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QuesTek Wins Air Force Research Lab Additive Manufacturing Modeling Challenge

The Air Force Research Lab (AFRL) and America Makes have announced that QuesTek Innovations has won the Additive Manufacturing Modeling Challenge “Macro-scale Structure-to-Properties Predictions” to improve the understanding and modeling capability of the complex linkage of process-structure-performance of AM built components.

The goal of the AFRL Challenge Series was to improve the accuracy of model predictions for metal additive manufacturing (AM) with INCONEL® 625 nickel-chromium alloy (IN625) as an example. Challenge participants were provided with high-pedigree calibration and validation datasets needed to develop new models directly related to predicting the internal structure and resultant performance of AM metallic components.

After reviewing the highly-competitive entries, the Challenge reviewers ranked QuesTek’s submission as Top Performer for the most accurate prediction of key material properties such as strength, elongation, and modulus of elasticity. The inputs provided to QuesTek were limited to printed component geometry and dimensions, alloy compositions, as-printed and heat-treated microstructures, surface roughness and porosity.

QuesTek’s strong technical team leveraged its Integrated Computational Materials Engineering (ICME) technologies, long history of modeling Ni-based Superalloys and in-house proprietary yield and ultimate strength model that incorporates grain size, solid solution strengthening and precipitation strengthening contributions, as well as a strain hardening model that predicts a material’s strain-stress relations.

QuesTek commends the AFRL and America Makes for their vision and recognition of the benefits of a computational modeling approach to enable a better understanding of metal AM challenges. For QuesTek, the AFRL Challenge request was timely, as the company had already been working to develop the modeling framework to enable such a predictive capability.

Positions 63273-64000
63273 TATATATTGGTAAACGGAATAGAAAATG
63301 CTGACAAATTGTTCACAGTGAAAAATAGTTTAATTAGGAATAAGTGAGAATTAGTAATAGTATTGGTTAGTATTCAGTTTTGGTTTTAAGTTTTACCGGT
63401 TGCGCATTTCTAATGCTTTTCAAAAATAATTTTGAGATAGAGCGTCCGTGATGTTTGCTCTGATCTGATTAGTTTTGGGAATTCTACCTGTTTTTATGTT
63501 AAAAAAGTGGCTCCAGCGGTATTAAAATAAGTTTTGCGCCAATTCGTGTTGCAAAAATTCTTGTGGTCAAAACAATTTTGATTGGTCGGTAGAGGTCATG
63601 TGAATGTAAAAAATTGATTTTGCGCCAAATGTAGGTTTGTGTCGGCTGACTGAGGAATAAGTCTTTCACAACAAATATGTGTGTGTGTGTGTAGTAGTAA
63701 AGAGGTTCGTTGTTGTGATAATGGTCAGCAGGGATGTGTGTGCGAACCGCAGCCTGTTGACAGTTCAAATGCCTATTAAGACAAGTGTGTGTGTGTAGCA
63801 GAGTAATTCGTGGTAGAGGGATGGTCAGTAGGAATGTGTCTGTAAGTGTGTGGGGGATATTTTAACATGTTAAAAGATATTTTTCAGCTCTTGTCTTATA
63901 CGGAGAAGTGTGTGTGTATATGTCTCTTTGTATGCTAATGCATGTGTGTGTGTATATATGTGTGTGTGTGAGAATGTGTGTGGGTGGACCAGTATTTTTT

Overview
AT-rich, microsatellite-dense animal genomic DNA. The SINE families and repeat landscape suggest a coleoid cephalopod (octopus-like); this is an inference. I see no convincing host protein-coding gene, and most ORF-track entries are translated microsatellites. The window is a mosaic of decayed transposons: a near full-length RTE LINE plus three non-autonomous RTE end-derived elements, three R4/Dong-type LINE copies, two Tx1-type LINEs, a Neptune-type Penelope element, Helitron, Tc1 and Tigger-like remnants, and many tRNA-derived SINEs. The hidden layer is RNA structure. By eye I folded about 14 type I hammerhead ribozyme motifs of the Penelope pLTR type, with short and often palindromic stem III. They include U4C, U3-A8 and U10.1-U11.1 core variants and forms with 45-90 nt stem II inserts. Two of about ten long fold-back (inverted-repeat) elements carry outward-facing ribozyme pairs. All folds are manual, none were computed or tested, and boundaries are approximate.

Dr. Jiadong Gong, QuesTek’s Technical Fellow and Manager of Modeling and Software Development stated, “QuesTek has successfully demonstrated the ability to predict microstructures and properties across a range of alloy systems in metal AM including nickel, aluminum, titanium and steel. We are aware of a significant market need for such a capability, and we are currently incorporating this into a comprehensive software package.” He added, “This package will be able to predict AM materials property and component performance by inputting powder chemistry, machine build parameters and subsequent thermal processing, and will enable rapid qualification of materials and components for critical applications.”

To date, QuesTek has been awarded more than 60 projects to understand the fundamental metallurgy and resolve the most pressing materials issues in metallic AM. In formulating its response to the AFRL Challenge, QuesTek drew on similar modeling efforts in DARPA’s Open Manufacturing project with Honeywell on Ni 718Plus, a NASA STTR project on IN718, as well as QuesTek’s role in the US Navy’s Quality Made program on IN625 nickel Superalloys.

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